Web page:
IPBC - International Panel on Behavior Change
A scientific and societal mission
Our planet is undergoing major changes in its environment and climate, directly induced by our development and behavior (anthropocene). To reverse the trend, we also know that informing and raising awareness is not enough.
Like the IPCC for the climate, we must understand and model our human ecosystem in all its complexity, in order to better anticipate (trajectories), orient and coordinate our actions and investments.
To this end, the IPBC has set itself a double mission:
- integrate all the knowledge acquired, fundamental and applied, on individual, social and organizational behavior;
- share and make accessible key knowledge, attitudes and levers for action, universal or contextualizable, as to facilitate the emergence of a more structurally and spontaneously sustainable, desirable and equitable world.
Who we are...
An international and large interdisciplinary group of scientists aroud behavior has formed and worked over past year to define the objectives and methodology of the IPBC.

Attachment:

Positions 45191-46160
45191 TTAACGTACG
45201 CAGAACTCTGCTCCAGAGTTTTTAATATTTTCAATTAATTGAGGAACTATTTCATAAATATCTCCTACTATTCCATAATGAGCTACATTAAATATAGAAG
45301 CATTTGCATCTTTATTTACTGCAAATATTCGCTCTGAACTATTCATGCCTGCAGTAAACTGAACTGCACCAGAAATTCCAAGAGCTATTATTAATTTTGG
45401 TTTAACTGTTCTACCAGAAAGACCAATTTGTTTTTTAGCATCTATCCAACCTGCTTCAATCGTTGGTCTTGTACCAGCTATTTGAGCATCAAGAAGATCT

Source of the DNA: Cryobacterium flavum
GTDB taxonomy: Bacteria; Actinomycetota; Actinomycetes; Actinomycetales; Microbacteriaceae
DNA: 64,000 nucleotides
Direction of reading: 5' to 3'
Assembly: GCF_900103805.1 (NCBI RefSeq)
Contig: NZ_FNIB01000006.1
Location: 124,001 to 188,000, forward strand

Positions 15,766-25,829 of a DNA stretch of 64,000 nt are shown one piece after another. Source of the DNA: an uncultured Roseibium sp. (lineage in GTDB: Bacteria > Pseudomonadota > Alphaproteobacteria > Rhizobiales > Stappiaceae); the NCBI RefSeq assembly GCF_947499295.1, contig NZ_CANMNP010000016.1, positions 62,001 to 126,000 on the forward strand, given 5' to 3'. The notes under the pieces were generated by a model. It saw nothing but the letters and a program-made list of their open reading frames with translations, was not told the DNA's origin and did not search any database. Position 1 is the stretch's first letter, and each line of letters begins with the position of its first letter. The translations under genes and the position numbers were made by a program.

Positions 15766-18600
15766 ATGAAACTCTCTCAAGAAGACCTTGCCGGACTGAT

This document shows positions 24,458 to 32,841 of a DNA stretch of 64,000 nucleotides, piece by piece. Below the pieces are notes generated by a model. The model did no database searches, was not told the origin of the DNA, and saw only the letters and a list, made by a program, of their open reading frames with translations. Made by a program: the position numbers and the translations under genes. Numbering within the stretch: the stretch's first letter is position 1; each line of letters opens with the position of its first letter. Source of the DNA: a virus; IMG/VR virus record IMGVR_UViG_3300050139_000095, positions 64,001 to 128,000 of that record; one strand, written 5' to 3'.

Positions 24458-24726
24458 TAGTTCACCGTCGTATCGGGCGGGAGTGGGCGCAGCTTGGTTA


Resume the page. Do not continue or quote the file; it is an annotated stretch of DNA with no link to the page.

In order to optimize the scientific and societal relevance of IPBC productions, we have launched 3 working groups (WG): scientists (WG1), economic actors (WG2), other stakeholders and institutions (WG3).
What we have done today...
The pandemic gives us the opportunity to assess our individual, collective and organizational capacities to face a global and planetary problem.
About transitions in organizations: see the 1st mixed Report of WG2 / WG1 on problems and expectations of economics actors to support transitions.
What we plan...
Producing Main and Thematic Reports that will summarize the state-of-the-art knowledges on environmentally related behavior change.
Integrate multiple disciplines around behavior / Human Factor (HF), to make knowledge, indicators and practices more robust and predictive for sustainable, desirable and fair transitions.
* In French, the IPBC is “Groupe International sur l’Evaluation et l’Evolution du Comportement (GIEC du Comportement ou GIECo)”.
The biggest obstacle to dealing with climate
disruptions lies between your ears
Per Espen Stoknes
(Norwegian researcher and Parliament representative)
I used to think the top environmental problems were biodiversity
loss, ecosystem collapse and climate change. I thought that with 30 years of good science we could address those problems.
But I was wrong.
The top environmental problems are selfishness, greed and apathy...
... and to deal with those we need a spiritual and cultural transformation
- and we scientists don't know how to do that.
Per Gus Speth
(american environmental lawyer and avocate)